keywords: University Of Melbourne

There are more than 200 results, only the first 200 are displayed here.

  • ARTS AND CULTURE

    The politicisation of defence

    • Michael McKernan
    • 30 March 2009
    3 Comments

    With typical irreverence we have taken some glee in the conflict between politicians and the military. Indeed in our history there has been tension, not to say a distrust, between the military and politicians in Australia.

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  • ARTS AND CULTURE

    The human face of a 'metaphorical' poet

    • Garry Kinnane
    • 04 March 2009
    6 Comments

    In 1972 Auden abandoned New York to live at Christ Church College, Oxford. He was given a cottage in the grounds, and was expected to give occasional talks and be available to students. It turned out not to be the success everyone had hoped for.

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  • ARTS AND CULTURE

    Australians shaped by the spirit of place

    • Alexandra Coghlan
    • 16 January 2009

    Landscape has long been acknowledged as central to Australian colonial history. In contrast to the harsh conditions endured by settlers in Sydney Cove, convicts in Tasmania experienced a veritable Eden. (March 2008)

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  • AUSTRALIA

    On toffee and feminism

    • Ruby J. Murray
    • 14 January 2009

    Paradoxes can be hard to digest, but it doesn't mean they're not good for you. During question time, the panellists try hard not to disagree with each other on the state of modern feminism. My g-string's giving me a wedgie, and I shift uncomfortably. (October 2008)

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  • AUSTRALIA

    Olympic Torch a symbol of oppression

    • Michael Mullins
    • 05 January 2009
    2 Comments

    The modern Olympic torch relay was initiated by the Nazi leadership in 1936 to uphold the image of the Third Reich as a dynamic and expanding influence. Those who extinguished the Beijing torch in protest against human rights violations in Tibet recognise its origins and potency as a political symbol. (April 2008)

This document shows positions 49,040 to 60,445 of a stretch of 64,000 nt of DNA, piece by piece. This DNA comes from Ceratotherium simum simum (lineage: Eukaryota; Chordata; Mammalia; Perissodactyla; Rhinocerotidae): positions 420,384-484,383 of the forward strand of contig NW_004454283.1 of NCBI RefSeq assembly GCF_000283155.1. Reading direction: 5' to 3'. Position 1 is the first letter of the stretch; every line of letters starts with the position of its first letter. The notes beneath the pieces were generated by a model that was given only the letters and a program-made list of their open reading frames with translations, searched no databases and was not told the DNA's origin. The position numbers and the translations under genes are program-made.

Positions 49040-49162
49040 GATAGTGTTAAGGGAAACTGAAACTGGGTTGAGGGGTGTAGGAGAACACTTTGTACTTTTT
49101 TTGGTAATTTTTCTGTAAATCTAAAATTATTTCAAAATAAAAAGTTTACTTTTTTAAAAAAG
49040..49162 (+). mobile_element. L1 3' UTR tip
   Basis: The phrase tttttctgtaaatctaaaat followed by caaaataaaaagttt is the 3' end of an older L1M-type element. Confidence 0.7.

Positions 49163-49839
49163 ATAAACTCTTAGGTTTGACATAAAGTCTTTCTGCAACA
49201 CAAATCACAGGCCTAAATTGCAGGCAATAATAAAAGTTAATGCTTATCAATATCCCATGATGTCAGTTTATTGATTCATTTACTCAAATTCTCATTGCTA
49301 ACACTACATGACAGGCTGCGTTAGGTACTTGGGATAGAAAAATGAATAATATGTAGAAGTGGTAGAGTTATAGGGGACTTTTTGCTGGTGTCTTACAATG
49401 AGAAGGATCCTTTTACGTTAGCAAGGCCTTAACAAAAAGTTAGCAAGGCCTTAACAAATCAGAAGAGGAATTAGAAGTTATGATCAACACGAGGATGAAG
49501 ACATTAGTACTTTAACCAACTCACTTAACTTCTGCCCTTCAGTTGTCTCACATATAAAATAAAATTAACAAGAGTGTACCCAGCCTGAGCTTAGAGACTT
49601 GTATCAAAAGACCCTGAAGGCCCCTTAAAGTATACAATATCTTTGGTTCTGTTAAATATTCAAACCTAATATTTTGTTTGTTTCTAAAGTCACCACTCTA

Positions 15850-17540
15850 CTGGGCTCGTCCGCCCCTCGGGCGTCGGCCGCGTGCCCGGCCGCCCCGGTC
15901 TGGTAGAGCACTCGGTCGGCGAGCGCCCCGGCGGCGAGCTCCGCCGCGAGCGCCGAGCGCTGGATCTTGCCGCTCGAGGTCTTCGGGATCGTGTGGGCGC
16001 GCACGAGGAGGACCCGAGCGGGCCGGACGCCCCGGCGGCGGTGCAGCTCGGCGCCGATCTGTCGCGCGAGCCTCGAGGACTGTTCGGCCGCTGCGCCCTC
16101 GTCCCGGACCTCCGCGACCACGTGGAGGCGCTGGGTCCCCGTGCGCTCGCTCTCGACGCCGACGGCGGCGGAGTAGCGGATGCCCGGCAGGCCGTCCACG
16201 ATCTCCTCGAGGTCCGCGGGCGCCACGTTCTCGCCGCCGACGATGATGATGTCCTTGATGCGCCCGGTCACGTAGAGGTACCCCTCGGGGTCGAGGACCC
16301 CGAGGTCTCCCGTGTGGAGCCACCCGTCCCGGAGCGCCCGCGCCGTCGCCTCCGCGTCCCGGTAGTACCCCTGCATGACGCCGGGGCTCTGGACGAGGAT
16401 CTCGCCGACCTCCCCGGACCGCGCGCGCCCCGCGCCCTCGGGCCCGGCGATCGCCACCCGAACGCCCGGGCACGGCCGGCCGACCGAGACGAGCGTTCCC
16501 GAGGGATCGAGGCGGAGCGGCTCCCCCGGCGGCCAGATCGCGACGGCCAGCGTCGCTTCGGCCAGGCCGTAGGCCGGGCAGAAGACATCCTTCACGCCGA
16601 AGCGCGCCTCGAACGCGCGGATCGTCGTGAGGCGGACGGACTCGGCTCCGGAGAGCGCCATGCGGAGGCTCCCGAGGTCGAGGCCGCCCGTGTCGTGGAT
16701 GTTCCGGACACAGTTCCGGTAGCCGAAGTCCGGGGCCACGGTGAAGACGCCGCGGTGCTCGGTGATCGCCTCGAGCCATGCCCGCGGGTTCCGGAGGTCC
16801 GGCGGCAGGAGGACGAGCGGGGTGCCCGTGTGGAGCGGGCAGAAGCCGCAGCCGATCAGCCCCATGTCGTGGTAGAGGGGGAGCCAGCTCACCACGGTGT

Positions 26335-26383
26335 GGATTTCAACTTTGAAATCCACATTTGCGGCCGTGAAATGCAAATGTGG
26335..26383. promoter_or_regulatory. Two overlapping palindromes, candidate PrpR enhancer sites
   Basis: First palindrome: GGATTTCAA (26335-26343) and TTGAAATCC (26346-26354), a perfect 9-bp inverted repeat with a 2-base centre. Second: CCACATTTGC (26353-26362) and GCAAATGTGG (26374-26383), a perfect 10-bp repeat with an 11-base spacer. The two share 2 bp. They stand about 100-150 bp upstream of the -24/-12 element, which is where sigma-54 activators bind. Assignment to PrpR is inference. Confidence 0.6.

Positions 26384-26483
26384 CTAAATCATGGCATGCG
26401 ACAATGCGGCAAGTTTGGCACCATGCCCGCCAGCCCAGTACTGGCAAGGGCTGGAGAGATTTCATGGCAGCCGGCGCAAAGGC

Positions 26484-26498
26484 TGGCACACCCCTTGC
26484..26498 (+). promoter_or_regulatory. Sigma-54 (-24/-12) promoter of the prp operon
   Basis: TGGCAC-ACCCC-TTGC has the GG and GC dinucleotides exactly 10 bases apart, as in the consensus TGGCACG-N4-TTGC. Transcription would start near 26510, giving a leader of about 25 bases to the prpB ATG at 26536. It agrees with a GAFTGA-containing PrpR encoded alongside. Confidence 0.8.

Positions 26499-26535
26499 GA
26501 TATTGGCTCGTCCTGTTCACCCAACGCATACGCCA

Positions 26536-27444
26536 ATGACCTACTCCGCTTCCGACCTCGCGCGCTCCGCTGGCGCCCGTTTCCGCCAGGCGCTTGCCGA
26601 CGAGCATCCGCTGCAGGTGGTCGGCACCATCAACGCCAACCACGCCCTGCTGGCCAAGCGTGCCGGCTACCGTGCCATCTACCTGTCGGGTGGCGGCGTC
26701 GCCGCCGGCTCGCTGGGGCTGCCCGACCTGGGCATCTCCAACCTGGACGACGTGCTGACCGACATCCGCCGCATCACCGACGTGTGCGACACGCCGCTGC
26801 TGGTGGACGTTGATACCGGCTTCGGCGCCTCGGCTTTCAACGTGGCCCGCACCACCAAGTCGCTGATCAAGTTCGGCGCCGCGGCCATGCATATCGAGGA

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  • EDUCATION

    Why the Melbourne Model is failing students

    • Ben Coleridge
    • 12 December 2008
    5 Comments

    Widespread subject cuts and reductions in staff numbers have eaten away at students' plans and rendered the new breadth component impotent. Horizons seem to be shrinking, which makes it increasingly difficult to 'dream large'.

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  • ARTS AND CULTURE

    Good Aussie films a thing of the past

    • Ruby Hamad
    • 04 December 2008
    4 Comments

    'New Wave' Australian  films of the '70s and '80s, such as Picnic at Hanging Rock and Breaker Morant, wooed audiences and critics. This weekend, four films that few Australians have seen will vie for top honours at the 2008 Australian Film Institute Awards.

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  • ARTS AND CULTURE

    On toffee and feminism

    • Ruby J. Murray
    • 03 October 2008
    10 Comments

    Paradoxes can be hard to digest, but it doesn't mean they're not good for you. During question time, the panellists try hard not to disagree with each other on the state of modern feminism. My g-string's giving me a wedgie, and I shift uncomfortably.

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  • ARTS AND CULTURE

    Book of the week

    • John Bartlett
    • 29 August 2008
    1 Comment

    In 2003 Elders of the Ngarrindjeri Nation stood up to the South Australian Governor on traditional lands issues. The same spirit of defiance personifies this chronicle of the stories and aspirations of powerful Ngarrindjeri women.

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  • ARTS AND CULTURE

    Book of the week

    • Patricia Pak Poy
    • 15 August 2008
    1 Comment

    How would it feel to be a child soldier in West Africa, forced to rape and kill at the age of 15? And where might you seek redemption amid such horrors?

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  • AUSTRALIA

    The nuclear terror of Bush 'negligence' policy

    • Marko Beljac
    • 16 June 2008

    A new Bush Administration policy opens the door to proportionate nuclear strikes against states that transfer fissile material to terrorists — even if the material is stolen, not knowingly leaked. Such a 'negligence doctrine' increases the chance of inadvertent nuclear war.

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  • ARTS AND CULTURE

    Travelogue of Indonesian Islam

    • Shahram Akbarzadeh
    • 13 June 2008

    Earlier this month, Islamic zealots the Defenders of Islam attacked a Muslim sect they accuse of apostasy. In My Friend the Fanatic Sadanand Dhume falls on his strength of constructing narratives to explore the rise of radicalism in Indonesia.

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